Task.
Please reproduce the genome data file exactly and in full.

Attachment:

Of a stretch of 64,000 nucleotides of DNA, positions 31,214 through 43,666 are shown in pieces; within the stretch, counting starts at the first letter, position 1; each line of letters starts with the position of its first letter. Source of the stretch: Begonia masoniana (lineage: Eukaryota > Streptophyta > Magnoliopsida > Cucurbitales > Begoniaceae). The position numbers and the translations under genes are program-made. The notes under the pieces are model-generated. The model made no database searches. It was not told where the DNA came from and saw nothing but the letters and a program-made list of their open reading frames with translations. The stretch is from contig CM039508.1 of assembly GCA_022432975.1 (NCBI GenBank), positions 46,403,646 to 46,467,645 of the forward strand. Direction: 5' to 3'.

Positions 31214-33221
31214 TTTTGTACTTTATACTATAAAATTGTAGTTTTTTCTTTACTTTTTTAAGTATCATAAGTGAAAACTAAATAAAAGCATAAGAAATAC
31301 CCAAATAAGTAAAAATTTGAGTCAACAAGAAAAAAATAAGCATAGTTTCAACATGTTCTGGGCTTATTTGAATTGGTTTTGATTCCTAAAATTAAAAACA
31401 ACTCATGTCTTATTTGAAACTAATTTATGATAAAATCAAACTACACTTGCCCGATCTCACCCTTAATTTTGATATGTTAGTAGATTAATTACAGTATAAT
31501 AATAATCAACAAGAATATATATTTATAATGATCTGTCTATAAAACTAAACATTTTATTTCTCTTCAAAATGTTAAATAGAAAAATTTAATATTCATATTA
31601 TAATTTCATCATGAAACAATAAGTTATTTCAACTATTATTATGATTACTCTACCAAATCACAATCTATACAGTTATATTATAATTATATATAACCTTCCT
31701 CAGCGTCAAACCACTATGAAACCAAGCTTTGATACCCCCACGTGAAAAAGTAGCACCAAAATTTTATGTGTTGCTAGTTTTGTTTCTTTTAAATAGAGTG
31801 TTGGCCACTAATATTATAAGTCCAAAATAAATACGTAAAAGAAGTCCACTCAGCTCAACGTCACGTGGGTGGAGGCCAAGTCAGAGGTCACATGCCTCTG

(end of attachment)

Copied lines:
Of a stretch of 64,000 nucleotides of DNA, positions 31,214 through 43,666 are shown in pieces; within the stretch, counting starts at the first letter, position 1; each line of letters starts with the position of its first letter. Source of the stretch: Begonia masoniana (lineage: Eukaryota > Streptophyta > Magnoliopsida > Cucurbitales > Begoniaceae). The position numbers and the translations under genes are program-made. The notes under the pieces are model-generated. The model made no database searches. It was not told where the DNA came from and saw nothing but the letters and a program-made list of their open reading frames with translations. The stretch is from contig CM039508.1 of assembly GCA_022432975.1 (NCBI GenBank), positions 46,403,646 to 46,467,645 of the forward strand. Direction: 5' to 3'.

Positions 31214-33221
31214 TTTTGTACTTTATACTATAAAATTGTAGTTTTTTCTTTACTTTTTTAAGTATCATAAGTGAAAACTAAATAAAAGCATAAGAAATAC
31301 CCAAATAAGTAAAAATTTGAGTCAACAAGAAAAAAATAAGCATAGTTTCAACATGTTCTGGGCTTATTTGAATTGGTTTTGATTCCTAAAATTAAAAACA
31401 ACTCATGTCTTATTTGAAACTAATTTATGATAAAATCAAACTACACTTGCCCGATCTCACCCTTAATTTTGATATGTTAGTAGATTAATTACAGTATAAT
31501 AATAATCAACAAGAATATATATTTATAATGATCTGTCTATAAAACTAAACATTTTATTTCTCTTCAAAATGTTAAATAGAAAAATTTAATATTCATATTA
31601 TAATTTCATCATGAAACAATAAGTTATTTCAACTATTATTATGATTACTCTACCAAATCACAATCTATACAGTTATATTATAATTATATATAACCTTCCT
31701 CAGCGTCAAACCACTATGAAACCAAGCTTTGATACCCCCACGTGAAAAAGTAGCACCAAAATTTTATGTGTTGCTAGTTTTGTTTCTTTTAAATAGAGTG
31801 TTGGCCACTAATATTATAAGTCCAAAATAAATACGTAAAAGAAGTCCACTCAGCTCAACGTCACGTGGGTGGAGGCCAAGTCAGAGGTCACATGCCTCTG